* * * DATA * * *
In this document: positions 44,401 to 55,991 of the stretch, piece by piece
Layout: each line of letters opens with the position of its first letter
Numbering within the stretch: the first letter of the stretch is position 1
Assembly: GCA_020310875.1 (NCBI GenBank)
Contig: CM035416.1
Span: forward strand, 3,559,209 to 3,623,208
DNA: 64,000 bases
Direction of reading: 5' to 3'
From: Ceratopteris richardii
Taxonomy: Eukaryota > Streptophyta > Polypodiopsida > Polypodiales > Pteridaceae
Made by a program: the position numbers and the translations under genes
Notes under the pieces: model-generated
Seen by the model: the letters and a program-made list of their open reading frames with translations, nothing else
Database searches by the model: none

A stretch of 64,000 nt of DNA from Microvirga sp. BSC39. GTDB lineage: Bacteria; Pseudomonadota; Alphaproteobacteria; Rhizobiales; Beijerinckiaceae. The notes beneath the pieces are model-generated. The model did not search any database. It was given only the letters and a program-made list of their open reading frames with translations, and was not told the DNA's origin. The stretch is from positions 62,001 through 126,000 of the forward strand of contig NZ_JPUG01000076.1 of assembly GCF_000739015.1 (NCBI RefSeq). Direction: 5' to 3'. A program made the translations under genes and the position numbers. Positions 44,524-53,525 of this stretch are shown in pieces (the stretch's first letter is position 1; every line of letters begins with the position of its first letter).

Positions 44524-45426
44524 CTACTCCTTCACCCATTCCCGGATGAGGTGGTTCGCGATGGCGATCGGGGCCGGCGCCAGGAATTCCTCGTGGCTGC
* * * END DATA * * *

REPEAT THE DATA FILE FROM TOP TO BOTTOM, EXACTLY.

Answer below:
In this document: positions 44,401 to 55,991 of the stretch, piece by piece
Layout: each line of letters opens with the position of its first letter
Numbering within the stretch: the first letter of the stretch is position 1
Assembly: GCA_020310875.1 (NCBI GenBank)
Contig: CM035416.1
Span: forward strand, 3,559,209 to 3,623,208
DNA: 64,000 bases
Direction of reading: 5' to 3'
From: Ceratopteris richardii
Taxonomy: Eukaryota > Streptophyta > Polypodiopsida > Polypodiales > Pteridaceae
Made by a program: the position numbers and the translations under genes
Notes under the pieces: model-generated
Seen by the model: the letters and a program-made list of their open reading frames with translations, nothing else
Database searches by the model: none

A stretch of 64,000 nt of DNA from Microvirga sp. BSC39. GTDB lineage: Bacteria; Pseudomonadota; Alphaproteobacteria; Rhizobiales; Beijerinckiaceae. The notes beneath the pieces are model-generated. The model did not search any database. It was given only the letters and a program-made list of their open reading frames with translations, and was not told the DNA's origin. The stretch is from positions 62,001 through 126,000 of the forward strand of contig NZ_JPUG01000076.1 of assembly GCF_000739015.1 (NCBI RefSeq). Direction: 5' to 3'. A program made the translations under genes and the position numbers. Positions 44,524-53,525 of this stretch are shown in pieces (the stretch's first letter is position 1; every line of letters begins with the position of its first letter).

Positions 44524-45426
44524 CTACTCCTTCACCCATTCCCGGATGAGGTGGTTCGCGATGGCGATCGGGGCCGGCGCCAGGAATTCCTCGTGGCTGC